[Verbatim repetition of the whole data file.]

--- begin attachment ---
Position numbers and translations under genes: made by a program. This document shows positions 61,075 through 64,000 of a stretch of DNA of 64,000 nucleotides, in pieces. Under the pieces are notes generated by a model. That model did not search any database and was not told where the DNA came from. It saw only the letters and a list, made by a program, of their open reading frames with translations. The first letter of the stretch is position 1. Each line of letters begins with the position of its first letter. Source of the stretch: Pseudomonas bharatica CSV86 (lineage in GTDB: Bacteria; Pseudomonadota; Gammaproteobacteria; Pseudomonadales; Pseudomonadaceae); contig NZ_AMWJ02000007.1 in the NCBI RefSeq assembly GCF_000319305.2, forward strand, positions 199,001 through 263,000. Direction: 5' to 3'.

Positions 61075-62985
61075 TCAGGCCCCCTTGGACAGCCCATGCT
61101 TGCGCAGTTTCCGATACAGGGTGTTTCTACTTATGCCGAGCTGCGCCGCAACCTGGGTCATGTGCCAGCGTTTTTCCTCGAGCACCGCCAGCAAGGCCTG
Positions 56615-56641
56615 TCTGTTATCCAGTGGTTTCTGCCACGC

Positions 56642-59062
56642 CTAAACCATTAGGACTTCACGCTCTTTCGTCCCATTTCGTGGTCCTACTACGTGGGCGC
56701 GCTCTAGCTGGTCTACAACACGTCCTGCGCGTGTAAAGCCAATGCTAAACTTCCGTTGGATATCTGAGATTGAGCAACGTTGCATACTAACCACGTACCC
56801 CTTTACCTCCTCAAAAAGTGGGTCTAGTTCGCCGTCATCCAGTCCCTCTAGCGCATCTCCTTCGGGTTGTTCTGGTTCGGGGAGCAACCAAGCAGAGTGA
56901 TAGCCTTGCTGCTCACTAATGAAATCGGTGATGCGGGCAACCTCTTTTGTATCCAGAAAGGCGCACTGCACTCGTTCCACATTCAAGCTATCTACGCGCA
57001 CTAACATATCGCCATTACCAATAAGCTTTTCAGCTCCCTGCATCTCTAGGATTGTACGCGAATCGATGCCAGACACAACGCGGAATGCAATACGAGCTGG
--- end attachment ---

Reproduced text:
Position numbers and translations under genes: made by a program. This document shows positions 61,075 through 64,000 of a stretch of DNA of 64,000 nucleotides, in pieces. Under the pieces are notes generated by a model. That model did not search any database and was not told where the DNA came from. It saw only the letters and a list, made by a program, of their open reading frames with translations. The first letter of the stretch is position 1. Each line of letters begins with the position of its first letter. Source of the stretch: Pseudomonas bharatica CSV86 (lineage in GTDB: Bacteria; Pseudomonadota; Gammaproteobacteria; Pseudomonadales; Pseudomonadaceae); contig NZ_AMWJ02000007.1 in the NCBI RefSeq assembly GCF_000319305.2, forward strand, positions 199,001 through 263,000. Direction: 5' to 3'.

Positions 61075-62985
61075 TCAGGCCCCCTTGGACAGCCCATGCT
61101 TGCGCAGTTTCCGATACAGGGTGTTTCTACTTATGCCGAGCTGCGCCGCAACCTGGGTCATGTGCCAGCGTTTTTCCTCGAGCACCGCCAGCAAGGCCTG
Positions 56615-56641
56615 TCTGTTATCCAGTGGTTTCTGCCACGC

Positions 56642-59062
56642 CTAAACCATTAGGACTTCACGCTCTTTCGTCCCATTTCGTGGTCCTACTACGTGGGCGC
56701 GCTCTAGCTGGTCTACAACACGTCCTGCGCGTGTAAAGCCAATGCTAAACTTCCGTTGGATATCTGAGATTGAGCAACGTTGCATACTAACCACGTACCC
56801 CTTTACCTCCTCAAAAAGTGGGTCTAGTTCGCCGTCATCCAGTCCCTCTAGCGCATCTCCTTCGGGTTGTTCTGGTTCGGGGAGCAACCAAGCAGAGTGA
56901 TAGCCTTGCTGCTCACTAATGAAATCGGTGATGCGGGCAACCTCTTTTGTATCCAGAAAGGCGCACTGCACTCGTTCCACATTCAAGCTATCTACGCGCA
57001 CTAACATATCGCCATTACCAATAAGCTTTTCAGCTCCCTGCATCTCTAGGATTGTACGCGAATCGATGCCAGACACAACGCGGAATGCAATACGAGCTGG